“Oh, we will be there momentarily. But I wouldn’t be in a rush if I were you. Just know that we have all night,” he said giving out a chuckle. “This will be a night to remember. A night my boss has been planning for many years.”
Tanaka spent the rest of the ride in silence. The man with the Scandinavian accent seemed content to do the same.
He noticed that they had torn his shirt where the bullet wound was and had half patched him up. Was he to be made comfortable for his death? Or were they merely hoping to prolong his torture?
They had also removed his bullet-proof vest and the Gerber LHR combat knife that was hidden under his right pant leg. He couldn’t see his leg well or use his hands to feel down to make sure it was missing, but he noticed the knife on the bench next to his captor’s Parabellum looked just like it. He still felt a slight pressure on the bottom of his right leg, however. It appeared they were kind enough to leave the empty leg sheath.
The chains on his feet and hands were tight and secured to the van. He didn’t have many options now, but it appeared that they would have to remove the chains to get him out of the van. It was the only glimmer of hope he could see.
Presently, the van made a turn onto an even bumpier road. After about five minutes of more turns and bumps the van made a sudden stop.
“Alright, Kazuo-san. Time to get out and meet the boss.”
The man reached in his pocket, toying with his keys acting as if he planned to unlock Tanaka then and there.
“Silly me. I really can’t allow you to leave at liberty,” he chuckled as he dangled his keys in front of Tanaka before dropping them back in his pocket.
The Scandinavian snapped his fingers at the guard who brought over a bottle and a large piece of cheesecloth.
“I do apologize,” he said as he doused the cheesecloth with some liquid from the bottle, “but I simply do not trust you.”
Tanaka struggled as the man placed the cloth over his mouth and nose.
“Don’t struggle. Just say good night, Gracie.”
Everything went black.
Here is Part I of the Tanaka and the Yakuza’s Daughter short story:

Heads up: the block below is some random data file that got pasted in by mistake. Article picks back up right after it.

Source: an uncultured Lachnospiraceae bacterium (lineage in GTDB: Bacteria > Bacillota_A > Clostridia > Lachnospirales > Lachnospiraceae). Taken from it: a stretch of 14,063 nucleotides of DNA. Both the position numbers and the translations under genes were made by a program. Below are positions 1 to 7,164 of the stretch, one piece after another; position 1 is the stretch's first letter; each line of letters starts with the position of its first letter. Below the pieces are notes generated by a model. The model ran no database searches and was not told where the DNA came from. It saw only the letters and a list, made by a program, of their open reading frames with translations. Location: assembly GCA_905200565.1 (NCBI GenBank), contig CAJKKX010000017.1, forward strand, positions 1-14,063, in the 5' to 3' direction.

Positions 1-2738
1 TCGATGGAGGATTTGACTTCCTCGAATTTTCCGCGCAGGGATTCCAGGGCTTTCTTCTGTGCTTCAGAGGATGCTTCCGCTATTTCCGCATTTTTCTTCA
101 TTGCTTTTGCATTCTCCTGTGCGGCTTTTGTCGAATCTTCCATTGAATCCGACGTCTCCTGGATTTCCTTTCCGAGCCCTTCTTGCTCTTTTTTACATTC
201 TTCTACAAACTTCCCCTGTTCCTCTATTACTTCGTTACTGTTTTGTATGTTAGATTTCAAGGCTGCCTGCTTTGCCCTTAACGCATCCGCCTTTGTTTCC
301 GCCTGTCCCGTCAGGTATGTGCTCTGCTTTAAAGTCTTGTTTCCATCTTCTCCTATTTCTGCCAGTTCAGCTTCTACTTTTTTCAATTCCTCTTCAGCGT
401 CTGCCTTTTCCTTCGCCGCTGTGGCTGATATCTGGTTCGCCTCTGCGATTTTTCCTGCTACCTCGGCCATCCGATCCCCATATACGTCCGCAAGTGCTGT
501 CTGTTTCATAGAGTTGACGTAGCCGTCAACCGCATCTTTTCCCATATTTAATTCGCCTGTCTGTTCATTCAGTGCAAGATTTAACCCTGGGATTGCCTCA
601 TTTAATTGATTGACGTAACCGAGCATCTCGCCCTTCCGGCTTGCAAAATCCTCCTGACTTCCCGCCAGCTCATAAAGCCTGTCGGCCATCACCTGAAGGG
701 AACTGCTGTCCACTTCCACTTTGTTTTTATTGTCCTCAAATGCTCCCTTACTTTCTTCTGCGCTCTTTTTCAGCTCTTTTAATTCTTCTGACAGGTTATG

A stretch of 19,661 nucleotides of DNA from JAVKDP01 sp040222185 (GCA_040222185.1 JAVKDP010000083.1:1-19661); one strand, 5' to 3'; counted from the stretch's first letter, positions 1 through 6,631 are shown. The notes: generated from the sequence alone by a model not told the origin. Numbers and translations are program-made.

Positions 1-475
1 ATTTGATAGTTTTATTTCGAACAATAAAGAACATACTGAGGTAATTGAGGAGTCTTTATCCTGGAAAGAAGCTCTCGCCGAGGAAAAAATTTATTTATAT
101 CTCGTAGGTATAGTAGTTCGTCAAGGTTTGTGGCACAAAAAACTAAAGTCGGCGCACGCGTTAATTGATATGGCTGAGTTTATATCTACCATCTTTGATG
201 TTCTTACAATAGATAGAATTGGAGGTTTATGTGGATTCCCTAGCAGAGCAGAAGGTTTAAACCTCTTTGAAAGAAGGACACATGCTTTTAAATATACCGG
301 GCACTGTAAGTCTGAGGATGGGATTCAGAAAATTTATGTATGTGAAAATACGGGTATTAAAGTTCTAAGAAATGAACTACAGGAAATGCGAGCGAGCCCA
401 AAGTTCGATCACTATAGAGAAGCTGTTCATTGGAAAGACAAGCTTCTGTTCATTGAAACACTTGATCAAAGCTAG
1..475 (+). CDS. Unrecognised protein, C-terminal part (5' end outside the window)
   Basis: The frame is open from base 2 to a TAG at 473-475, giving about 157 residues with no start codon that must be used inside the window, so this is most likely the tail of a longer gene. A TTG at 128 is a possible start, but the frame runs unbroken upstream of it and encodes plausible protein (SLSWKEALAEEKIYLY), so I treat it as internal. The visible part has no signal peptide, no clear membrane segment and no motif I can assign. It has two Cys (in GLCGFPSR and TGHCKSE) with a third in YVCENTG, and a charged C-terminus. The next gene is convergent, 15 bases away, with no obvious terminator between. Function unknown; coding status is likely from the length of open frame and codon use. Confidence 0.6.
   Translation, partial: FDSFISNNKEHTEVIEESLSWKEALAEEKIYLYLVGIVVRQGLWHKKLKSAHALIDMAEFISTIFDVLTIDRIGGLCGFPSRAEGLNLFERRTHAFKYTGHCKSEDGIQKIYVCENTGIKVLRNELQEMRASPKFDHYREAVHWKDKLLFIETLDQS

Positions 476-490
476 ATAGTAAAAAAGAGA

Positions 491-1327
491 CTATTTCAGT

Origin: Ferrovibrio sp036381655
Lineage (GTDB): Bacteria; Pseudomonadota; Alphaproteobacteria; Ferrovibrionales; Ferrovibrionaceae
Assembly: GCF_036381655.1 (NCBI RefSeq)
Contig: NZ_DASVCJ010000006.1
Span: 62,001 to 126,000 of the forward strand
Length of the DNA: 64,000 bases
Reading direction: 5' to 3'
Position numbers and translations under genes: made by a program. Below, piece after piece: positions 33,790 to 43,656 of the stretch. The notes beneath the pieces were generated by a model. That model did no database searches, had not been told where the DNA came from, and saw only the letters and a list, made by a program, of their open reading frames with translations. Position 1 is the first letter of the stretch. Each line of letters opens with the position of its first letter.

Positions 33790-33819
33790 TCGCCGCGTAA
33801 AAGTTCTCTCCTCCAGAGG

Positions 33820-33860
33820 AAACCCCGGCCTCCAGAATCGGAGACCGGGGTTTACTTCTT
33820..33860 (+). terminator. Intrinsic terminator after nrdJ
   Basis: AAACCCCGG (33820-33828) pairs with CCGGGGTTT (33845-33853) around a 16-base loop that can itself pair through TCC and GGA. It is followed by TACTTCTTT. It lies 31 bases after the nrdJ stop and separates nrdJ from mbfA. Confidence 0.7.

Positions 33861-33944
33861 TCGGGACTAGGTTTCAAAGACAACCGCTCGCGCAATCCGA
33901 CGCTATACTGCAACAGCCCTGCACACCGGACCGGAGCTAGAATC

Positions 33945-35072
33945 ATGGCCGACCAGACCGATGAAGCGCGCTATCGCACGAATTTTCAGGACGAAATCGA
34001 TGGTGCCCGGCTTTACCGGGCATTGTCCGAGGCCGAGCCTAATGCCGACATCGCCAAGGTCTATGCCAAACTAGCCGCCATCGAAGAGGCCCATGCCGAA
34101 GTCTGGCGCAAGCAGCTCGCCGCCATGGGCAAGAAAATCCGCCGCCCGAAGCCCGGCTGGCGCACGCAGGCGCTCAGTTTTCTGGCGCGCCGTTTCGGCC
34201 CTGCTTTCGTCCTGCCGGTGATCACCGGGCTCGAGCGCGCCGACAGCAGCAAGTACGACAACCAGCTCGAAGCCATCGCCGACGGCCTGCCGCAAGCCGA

The bullet tore flesh from his left shoulder. Akira Tanaka yelped in pain but quickly regained his focus. He had been shot before and knew he would be shot again if he didn’t keep quiet. He took a moment to control his breathing and glance at the bloody wound. It was a lucky shot; he had been out of their line of sight.
It could have been worse. And it would get a lot worse if he didn’t get out of there soon. He guessed two, maybe three armed men were hunting him. With the echoes, it was hard to tell.
He was pinned down in a large warehouse and his only protection was rows and rows of metal racks filled with boxes of paper, office supplies, and who knows what else. To his left and right lay openings that appeared to be makeshift hallways between the racks. These were surely being watched by the enemy.
From looking at the floor plan earlier, he remembered that a doorway should be just around the corner to his right. Reminded of the Greeks at the Battle of Salamis, he wondered if he could draw them into that narrow passage. That might give him a chance against their larger number.
His fingers, slippery with his own blood, attempted to pry off the shoulder bag containing his essentials. He succeeded, but only after scraping the bullet wound. Biting his lip to keep from making a sound that would reveal his location, he focused entirely on the task at hand. He needed what was in that bag.
It had been a long day and it was only getting longer. Somehow, they had found out who he was and what he had done in the past. His thirteen-year-old daughter had been snatched. Emotions had never played a part in Tanaka’s work before. There was, however, a first time for everything.
But it had been a long time. He had been retired officially for twenty years and unofficially for at least five. He’d had only an hour to prepare for what could be the toughest and most heart-wrenching job he would ever face: rescuing his daughter.
From his bag, he grabbed what looked like a child’s rubber ball. Carefully fingering three nearly invisible holes, a red LED flashed twice. Tanaka drew in a breath to steady his nerves, tossed the device to his left, and rolled to his right on the count of three.
The ball clanged against the wall. In an average size room with normal acoustics, the sound would not be impressive, but in this cavernous environment, the sound thundered, surprising even Tanaka.
The diversion worked. Echoes of gunfire filled the room as bullets ripped into a stack of boxes on shelves against the wall on the opposite side. He heard a man yell, “Stop!” Liquid was dripping somewhere.